In this post, I’ll share:
- When to use Double Consonants
- The Floss Rule and Double Consonants with Suffixes
- Double Consonant Warm-Up Activities
- What Is Word Builder?
Word Builder presents students with a picture for context and the word broken into syllables. Students have to correctly spell the word before time is out. When the time is up, they receive immediate feedback on the correct spelling.
When to use Double Consonants
There are two instances where we use a double consonant: the floss rule and short vowels in a multi-syllabic word. In each instance, the consonant following the short vowel is doubled. Some people call this the doubling-up rule.
The doubling-up rule in spelling is a rule that tells you when to double the final consonant of a word before adding a suffix that starts with a vowel. The rule applies to words that have one syllable, one vowel, and one consonant at the end. For example, the word “stop” has one syllable, one vowel, and one consonant at the end. When you add the suffix “ing”, you double the final consonant to make “stopping”.
The FLOSS rule is a spelling rule that tells you when to double the final consonant of a word before adding a suffix that starts with a vowel. The rule applies to words that have one syllable, one vowel, and one consonant at the end, and the consonant is preceded by a short vowel.
You can start teaching double consonants to students in grade 3. This is when students typically have a firm understanding of the relationship between letters and sounds. They can also read and spell different one- and two-syllable words.
The Floss Rule
The floss rule is a spelling pattern that doubles the ending consonant. It features:
- Short vowel
- Ends with ff, ll, or ss
Some examples of words with the floss rule are buff, sniff, hill, bell, moss, and truss.
I’ve always wondered where the word “Floss Rule” comes from. I looked it up and found this answer:
Double Consonants with Suffixes
Suffixes and inflected endings (here’s a free warm-up unit on the topic) also use fit with the double consonant pattern as long as there is a short vowel before the consonant.
- drop > dropped
- split > splitting
You can see there’s a pattern with the syllable before the suffix. The base word ends with a CVC (consonant-vowel-consonant) pattern. Compare that to these words, which do not have the CVC pattern:
- wimp > wimped
- splint > splinter
These words have CVCC patterns in the syllable before the suffix. Of course, that also means there is no doubling of the final consonant.
Examples of FLOSS and Doubling-Up Rule
Here are some other examples of words that follow the FLOSS rule:
Sniff + ing = sniffing
Fall + ing = falling
Mess + ing = messing
Buzz + ing = buzzing
Jazz + ing = jazzing
The doubling-up rule for double consonants is a little different.
For example, the word “stop” has one syllable, one vowel, and one consonant at the end. When you add the suffix “ing”, you double the final consonant to make “stopping”.
Here are some other examples of words that follow the doubling-up rule:
Hit + ing = hitting
Swim + ing = swimming
Big + ger = bigger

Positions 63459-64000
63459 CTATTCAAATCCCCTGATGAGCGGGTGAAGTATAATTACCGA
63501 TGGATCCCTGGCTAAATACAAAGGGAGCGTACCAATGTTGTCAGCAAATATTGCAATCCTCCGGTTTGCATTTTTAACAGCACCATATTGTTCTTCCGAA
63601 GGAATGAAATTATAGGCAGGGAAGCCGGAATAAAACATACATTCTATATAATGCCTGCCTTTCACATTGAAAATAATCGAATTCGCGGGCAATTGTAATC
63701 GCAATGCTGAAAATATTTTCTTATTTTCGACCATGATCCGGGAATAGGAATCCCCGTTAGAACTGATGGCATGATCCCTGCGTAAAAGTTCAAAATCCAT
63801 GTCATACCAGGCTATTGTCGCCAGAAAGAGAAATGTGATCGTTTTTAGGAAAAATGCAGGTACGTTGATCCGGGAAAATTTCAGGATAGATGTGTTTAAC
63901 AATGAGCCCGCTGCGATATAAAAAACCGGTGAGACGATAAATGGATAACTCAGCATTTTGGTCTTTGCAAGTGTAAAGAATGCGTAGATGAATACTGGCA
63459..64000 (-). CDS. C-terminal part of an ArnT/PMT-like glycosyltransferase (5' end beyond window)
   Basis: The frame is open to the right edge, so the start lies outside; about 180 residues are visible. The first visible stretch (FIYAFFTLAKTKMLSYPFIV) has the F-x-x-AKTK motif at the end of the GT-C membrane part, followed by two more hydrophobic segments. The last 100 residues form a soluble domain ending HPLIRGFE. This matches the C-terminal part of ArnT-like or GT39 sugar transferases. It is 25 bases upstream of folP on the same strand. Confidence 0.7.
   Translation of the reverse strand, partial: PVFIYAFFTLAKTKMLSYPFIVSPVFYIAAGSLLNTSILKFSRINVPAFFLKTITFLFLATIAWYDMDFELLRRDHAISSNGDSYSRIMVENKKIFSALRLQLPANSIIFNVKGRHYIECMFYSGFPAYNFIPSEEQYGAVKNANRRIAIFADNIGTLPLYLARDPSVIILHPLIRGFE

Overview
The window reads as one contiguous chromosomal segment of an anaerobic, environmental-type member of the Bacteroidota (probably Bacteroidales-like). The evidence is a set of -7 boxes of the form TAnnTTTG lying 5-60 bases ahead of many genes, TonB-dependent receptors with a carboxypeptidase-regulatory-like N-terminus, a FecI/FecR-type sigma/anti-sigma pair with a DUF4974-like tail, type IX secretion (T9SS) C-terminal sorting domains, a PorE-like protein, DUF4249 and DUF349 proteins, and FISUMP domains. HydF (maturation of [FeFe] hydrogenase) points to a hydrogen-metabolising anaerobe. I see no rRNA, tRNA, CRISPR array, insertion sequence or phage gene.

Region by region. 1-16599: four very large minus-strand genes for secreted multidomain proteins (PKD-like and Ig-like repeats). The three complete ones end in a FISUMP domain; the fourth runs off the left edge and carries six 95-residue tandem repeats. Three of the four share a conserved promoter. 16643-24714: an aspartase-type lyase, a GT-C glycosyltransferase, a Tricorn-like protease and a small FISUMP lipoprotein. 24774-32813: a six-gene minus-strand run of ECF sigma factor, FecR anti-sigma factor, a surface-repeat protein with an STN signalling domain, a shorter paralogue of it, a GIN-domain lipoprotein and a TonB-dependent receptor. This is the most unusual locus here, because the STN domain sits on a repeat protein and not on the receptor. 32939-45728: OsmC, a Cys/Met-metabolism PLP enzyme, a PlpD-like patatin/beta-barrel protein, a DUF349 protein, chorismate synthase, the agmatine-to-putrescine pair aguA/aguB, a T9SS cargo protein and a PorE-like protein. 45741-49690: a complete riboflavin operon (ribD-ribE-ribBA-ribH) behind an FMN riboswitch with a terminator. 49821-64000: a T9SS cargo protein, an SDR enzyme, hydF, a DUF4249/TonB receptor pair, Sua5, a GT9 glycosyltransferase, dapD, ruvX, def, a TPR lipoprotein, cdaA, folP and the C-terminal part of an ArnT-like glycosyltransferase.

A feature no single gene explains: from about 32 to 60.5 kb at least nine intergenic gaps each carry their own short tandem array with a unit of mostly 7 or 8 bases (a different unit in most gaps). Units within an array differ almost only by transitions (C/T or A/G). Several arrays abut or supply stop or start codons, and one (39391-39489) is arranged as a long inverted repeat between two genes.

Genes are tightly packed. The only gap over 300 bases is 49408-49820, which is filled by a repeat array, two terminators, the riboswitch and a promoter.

Thin + est = thinnest
The Double Consonant Warm-Up
The double consonant activities in the warm-up do not go into all of the technical teachings. That’s best reserved for your mini-lesson or small group. The warm-ups reiterate the important patterns and allow students to practice them in five short, spiraling warm-ups.
How do I use the Double Consonant Activities?
Like all of our warm-ups, there is no prep. You select the warm-up, ready the class, and press play.
We recommend using them as a warm-up after the spelling pattern has been taught in at least one mini-lesson. Here’s a sample lesson format:
- 5 Minutes: Teach a double consonant mini-lesson on Monday.
- 3-5 Minutes: Use the first double consonant video on Monday or Tuesday to let students practice the spelling pattern.
- 3-5 minutes: Use the second double consonant video on Tuesday or Wednesday for spiral review.
- In the next week, spiral back to the double consonant spelling pattern. It’s actually good for retention and recall to wait a week. Learn more about the science behind long-term retention and waiting a week here.
- Week 2, Monday: Double consonant video.
- Week 2, Tuesday: Double consonant video.
- Week 3, Wednesday: Double consonant video.
What is Word Builder?
This week of Word Builder warm-ups are perfect for grades 2-3. Students reading on DRA levels 20-36 will benefit the most, but there are other applications as well.
If you teach students in grades 3-5, the double consonant pattern is critical for spelling and decoding success.
If you teach students in grades 3-5, the double consonant pattern is critical for spelling and decoding success. The Word Builder activities can be used to strengthen these skills with an intervention group or English Language Learners.
After this sort of lesson/warm-up sequence, 80-90% of your students will develop a strong proficiency in the double consonant pattern. Continued use in other word study warm-ups such as our Spelling 3 unit, will also reinforce double consonants. Before you know it, you’ll have stronger readers and writers!